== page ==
December 8, 2022
An updated version of a malware loader codenamed IceXLoader is suspected of having compromised thousands of personal and enterprise Windows machines across the world. IceXLoader is a commodity malware that's sold for $118 on underground forums for a lifetime license. It's chiefly employed to download and execute additional malware on breached hosts. This past June,…

An updated version of a malware loader codenamed IceXLoader is suspected of having compromised thousands of personal and enterprise Windows machines across the world.

IceXLoader is a commodity malware that’s sold for $118 on underground forums for a lifetime license. It’s chiefly employed to download and execute additional malware on breached hosts.

This past June, Fortinet FortiGuard Labs said it uncovered a version of the trojan written in the Nim programming language with the goal of evading analysis and detection.

“While the version discovered in June (v3.0) looked like a work-in-progress, we recently observed a newer v3.3.3 loader which looks to be fully functionable and includes a multi-stage delivery chain,” Natalie Zargarov, cybersecurity researcher at Minerva Labs, said in a report published Tuesday.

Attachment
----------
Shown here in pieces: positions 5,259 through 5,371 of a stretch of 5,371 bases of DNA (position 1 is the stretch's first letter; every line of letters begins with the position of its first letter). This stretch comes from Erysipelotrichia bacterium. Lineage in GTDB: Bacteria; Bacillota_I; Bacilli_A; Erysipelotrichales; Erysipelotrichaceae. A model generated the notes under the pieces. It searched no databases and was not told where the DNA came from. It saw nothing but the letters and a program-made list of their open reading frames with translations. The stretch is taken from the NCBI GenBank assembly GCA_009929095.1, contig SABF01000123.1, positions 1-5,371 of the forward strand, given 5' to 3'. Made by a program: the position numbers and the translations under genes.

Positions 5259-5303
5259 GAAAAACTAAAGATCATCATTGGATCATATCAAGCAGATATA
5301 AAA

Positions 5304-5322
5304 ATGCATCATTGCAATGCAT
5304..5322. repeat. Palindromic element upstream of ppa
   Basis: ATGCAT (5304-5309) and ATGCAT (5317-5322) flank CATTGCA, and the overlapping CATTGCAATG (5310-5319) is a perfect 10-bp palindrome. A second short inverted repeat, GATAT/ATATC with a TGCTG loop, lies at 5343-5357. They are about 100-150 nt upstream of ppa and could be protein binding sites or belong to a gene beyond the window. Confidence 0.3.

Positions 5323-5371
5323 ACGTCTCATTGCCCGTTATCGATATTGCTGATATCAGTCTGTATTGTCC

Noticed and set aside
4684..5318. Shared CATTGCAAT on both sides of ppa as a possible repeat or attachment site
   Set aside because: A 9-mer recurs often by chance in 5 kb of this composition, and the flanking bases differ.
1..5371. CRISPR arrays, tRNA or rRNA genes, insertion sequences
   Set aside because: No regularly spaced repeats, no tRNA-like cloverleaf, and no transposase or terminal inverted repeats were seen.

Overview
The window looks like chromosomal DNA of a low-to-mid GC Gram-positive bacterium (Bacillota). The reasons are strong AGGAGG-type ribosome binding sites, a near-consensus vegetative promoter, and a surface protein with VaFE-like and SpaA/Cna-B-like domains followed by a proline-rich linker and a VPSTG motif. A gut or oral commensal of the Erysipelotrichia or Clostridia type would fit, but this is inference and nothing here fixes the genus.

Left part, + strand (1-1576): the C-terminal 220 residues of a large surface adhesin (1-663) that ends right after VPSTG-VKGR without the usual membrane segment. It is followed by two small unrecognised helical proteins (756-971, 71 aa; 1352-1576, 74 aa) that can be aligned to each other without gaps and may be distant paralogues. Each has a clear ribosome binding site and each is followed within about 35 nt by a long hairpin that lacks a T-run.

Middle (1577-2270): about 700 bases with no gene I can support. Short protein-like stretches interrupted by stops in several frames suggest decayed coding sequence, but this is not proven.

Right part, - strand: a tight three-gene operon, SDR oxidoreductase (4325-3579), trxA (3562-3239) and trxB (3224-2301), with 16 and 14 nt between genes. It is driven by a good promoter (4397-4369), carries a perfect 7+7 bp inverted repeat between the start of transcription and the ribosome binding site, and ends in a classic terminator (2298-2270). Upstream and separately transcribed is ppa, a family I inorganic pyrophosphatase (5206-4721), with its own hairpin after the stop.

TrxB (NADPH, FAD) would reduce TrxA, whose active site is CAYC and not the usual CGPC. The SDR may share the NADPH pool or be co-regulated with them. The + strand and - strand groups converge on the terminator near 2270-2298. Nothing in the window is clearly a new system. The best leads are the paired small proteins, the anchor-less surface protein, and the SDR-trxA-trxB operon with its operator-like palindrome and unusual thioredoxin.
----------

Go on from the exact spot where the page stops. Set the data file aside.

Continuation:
IceXLoader is traditionally distributed through phishing campaigns, with emails containing ZIP archives functioning as a trigger to deploy the malware. Infection chains have leveraged IceXLoader to deliver DarkCrystal RAT and cryptocurrency miners.

In the attack sequence detailed by Minerva Labs, the ZIP file has been found to harbor a dropper, which drops a .NET-based downloader that, as the name implies, downloads a PNG image (“Ejvffhop.png”) from a hard-coded URL.

This image file, another dropper, is subsequently converted into an array of bytes, effectively allowing it to decrypt and inject IceXLoader into a new process using a technique called process hollowing.

Version 3.3.3 of IceXLoader, like its predecessor, is written in Nim and is equipped to collect system metadata, all of which is exfiltrated to a remote attacker-controlled domain, while awaiting further commands issued by the server.

The commands include the ability to restart and uninstall the malware loader and halt its execution. But its main feature is to download and execute next-stage malware on disk or filelessly in memory.

Minerva Labs said a SQLite database file hosted in the command-and-control (C2) server is being continuously updated with information about thousands of victims, adding it’s in the process of notifying impacted companies.

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